Elizabeth Sipple of WLEI says the potential for a ripple effect to other Vermont dairy farms is one reason WLEI chose Hillside Homestead to receive the grant for their new storage facility.  

“We hope this project will help other farms realize new possibilities for entering into the value-added raw-milk cheese market,” Sipple said.

Chet and Renee Baker kneel in the barn surrounded by cows in their stalls

A Shift in Production for a Better Quality of Life
Like many dairy farmers, Chet and Renee don’t have any full-time employees. Their only time off is Sunday evenings when they have someone to do their evening milking. When they shift to producing more raw milk for cheese, they say they’ll be able to hire a full-time employee. 

“We would love to have an employee so that we could have a day off,” Rene said. “It will improve our quality of life as far as being able to enjoy some hobbies. For me, this is my hobby. But we like doing other things which we haven’t done in years.”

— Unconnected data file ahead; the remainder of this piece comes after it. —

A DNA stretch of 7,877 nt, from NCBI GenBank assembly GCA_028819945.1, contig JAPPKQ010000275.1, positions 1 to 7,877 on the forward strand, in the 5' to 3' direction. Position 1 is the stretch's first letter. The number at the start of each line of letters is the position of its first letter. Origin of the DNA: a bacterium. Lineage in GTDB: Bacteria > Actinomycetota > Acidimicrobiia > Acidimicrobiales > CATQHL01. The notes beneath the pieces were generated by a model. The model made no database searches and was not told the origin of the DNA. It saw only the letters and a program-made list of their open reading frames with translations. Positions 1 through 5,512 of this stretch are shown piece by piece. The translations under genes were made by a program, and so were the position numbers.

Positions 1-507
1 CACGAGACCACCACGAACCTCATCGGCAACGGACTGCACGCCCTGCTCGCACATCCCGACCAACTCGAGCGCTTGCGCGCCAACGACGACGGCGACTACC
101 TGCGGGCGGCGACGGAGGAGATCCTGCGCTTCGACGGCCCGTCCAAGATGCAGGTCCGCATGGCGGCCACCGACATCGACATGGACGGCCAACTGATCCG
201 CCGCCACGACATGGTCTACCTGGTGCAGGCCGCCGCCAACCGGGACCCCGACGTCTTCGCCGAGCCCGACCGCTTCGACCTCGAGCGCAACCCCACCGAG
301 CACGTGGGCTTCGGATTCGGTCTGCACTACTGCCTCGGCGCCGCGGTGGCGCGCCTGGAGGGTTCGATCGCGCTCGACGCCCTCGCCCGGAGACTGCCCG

With an employee on board, the Bakers say it will also allow them to focus on growing and improving their business. 

“Right now, we are stuck, trying to get through the tough times. We would like to expand the farmstand more, and we don’t have the manpower,” Chet said. 

The Baker’s roadside stand includes eggs, milk, and beef from a nearby farm. They hope to add sweet corn, grow their own beef, and make ice cream. 

“Our next step is to build a new milkhouse facility. The new milkhouse facility will have a small creamery so we can make our own product to add value, with whatever milk Jasper Hill doesn’t take,” Chet said.

Renee says that further diversifying their farm is a way to ensure food is always made locally in the Northeast Kingdom. 

“If we’re here, no matter what, whether there is a pandemic and the grocery store shuts down, there is always food that we can provide. People know where it’s coming from and can feel good about what they buy,” Renee said. 

Red barn in lower right foreground with blue and white barn in background